The French retail experience has also played a part in the development of new franchised stores in the Middle East with Kuwait-based partner Alshaya. A number of the French retail team have been involved in modelling and merchandising the stores in Kuwait, Dubai and Saudi Arabia.

Milcent is a firm believer in developing the retail side of the business in order to achieve a true multi-channel presence and has a goal of 100 stores in France – although he didn’t specify a timeframe for achieving this, partly due to the difficulty in finding suitable retail locations.

Retail growth, he says, will be a combination of more City stores – with an expected move into other major cities in France – and the continued expansion of the traditional store network. A larger format store recently opened in Grenoble, the first new superstore in the country for six years. At around 1,200 sq m (12,000 sq ft), these are more mid-size stores than the former big box-style stores, reflecting a downsizing trend that has been seen in most mature markets.

Milcent is unphased by the ambitions of local franchiser Bureau Vallée, which now has more than 160 stores across the country.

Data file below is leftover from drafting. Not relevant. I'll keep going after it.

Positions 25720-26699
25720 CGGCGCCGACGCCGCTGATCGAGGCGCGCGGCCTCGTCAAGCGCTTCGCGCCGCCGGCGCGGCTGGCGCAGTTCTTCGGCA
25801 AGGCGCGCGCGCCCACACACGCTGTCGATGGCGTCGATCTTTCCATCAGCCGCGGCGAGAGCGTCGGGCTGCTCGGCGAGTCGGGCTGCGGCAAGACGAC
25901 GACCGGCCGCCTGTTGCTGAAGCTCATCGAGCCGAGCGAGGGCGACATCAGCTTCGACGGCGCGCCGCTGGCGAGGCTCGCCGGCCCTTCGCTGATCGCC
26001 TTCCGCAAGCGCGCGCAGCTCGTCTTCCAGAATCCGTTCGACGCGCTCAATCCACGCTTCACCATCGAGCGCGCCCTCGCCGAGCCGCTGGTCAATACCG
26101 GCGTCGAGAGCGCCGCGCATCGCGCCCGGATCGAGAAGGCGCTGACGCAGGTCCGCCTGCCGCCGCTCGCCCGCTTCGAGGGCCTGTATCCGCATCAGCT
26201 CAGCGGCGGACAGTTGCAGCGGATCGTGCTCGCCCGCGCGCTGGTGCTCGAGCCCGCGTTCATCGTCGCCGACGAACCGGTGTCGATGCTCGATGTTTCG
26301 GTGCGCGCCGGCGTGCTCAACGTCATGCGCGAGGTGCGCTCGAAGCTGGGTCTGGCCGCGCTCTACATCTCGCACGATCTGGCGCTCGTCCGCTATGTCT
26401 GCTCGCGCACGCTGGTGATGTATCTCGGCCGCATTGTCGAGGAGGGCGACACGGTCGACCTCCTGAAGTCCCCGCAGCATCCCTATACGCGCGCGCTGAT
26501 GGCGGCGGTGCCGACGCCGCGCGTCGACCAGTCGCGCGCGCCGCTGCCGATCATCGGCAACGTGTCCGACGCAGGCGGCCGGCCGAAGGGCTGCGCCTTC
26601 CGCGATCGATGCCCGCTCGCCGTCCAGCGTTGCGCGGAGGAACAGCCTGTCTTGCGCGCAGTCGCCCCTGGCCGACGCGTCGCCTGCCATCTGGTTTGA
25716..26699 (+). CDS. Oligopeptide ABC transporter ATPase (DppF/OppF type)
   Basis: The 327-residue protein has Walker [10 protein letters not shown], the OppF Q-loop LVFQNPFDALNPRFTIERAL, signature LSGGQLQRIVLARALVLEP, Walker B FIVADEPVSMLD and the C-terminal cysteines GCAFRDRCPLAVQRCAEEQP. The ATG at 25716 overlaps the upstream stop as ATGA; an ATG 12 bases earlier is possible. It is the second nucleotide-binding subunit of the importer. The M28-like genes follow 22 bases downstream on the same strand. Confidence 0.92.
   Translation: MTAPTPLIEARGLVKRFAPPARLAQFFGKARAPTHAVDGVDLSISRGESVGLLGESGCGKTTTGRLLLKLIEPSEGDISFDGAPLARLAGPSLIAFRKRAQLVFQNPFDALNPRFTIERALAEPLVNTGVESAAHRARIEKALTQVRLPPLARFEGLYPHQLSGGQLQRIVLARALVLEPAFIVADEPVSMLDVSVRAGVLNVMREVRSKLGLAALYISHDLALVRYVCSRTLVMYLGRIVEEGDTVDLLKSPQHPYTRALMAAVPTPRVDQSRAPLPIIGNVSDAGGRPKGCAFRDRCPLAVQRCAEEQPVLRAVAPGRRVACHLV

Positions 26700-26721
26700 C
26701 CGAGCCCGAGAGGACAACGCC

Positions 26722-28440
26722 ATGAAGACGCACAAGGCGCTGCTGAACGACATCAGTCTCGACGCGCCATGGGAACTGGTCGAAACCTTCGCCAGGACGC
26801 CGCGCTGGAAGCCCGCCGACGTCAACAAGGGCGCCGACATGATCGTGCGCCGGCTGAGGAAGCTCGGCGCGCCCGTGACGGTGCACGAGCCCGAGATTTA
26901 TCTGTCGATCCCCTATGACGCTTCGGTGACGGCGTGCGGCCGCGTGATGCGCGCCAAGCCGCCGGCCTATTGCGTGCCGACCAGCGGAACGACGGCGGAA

“Bureau Vallée goes to market with a discount message. That’s not what Office Depot’s retail offer is about; we’re focused on providing a range of solutions for small business customers and we are also supported by a very strong mail order and internet business.”

He points to aspects of the Depot offer such as Copy and Print, furniture solutions, custom stamps, and new services such as website design which set Depot apart from the competition in France.

He is also convinced that Office Depot will become the location of choice for small business’s technology requirements. Retail stores are currently being refurbished to give a greater presence to the technology offering, not just hardware, but higher margin add-ons such as software, tech services and accessories.

Sales of smartphone and tablet accessories have been progressing nicely, says Milcent, but Depot still lacks the attraction of being able to offer Apple hardware products such as the iPad and Mac PCs and laptops, an increasingly common choice for small business customers in France. This is something that his team is looking at, he adds.

“It’s all about a technology package for customers who may not be all that tech-savvy,’ he says. “I’m not interested in just selling a €400 laptop that customers can find in their local supermarket chain. We’re providing a solution that includes advice on the most appropriate products, software for business needs such as accounting and computer security, corresponding furniture, installation services, and so on.”

He could well have a point. While the consumer market is fairly well catered for in France with multiple retailers such as Carrefour, Auchan and Leclerc, and specialist CE chains like Boulanger and Darty, on the business side there isn’t a clear national rival that springs to mind and there would certainly appear to be potential for development there.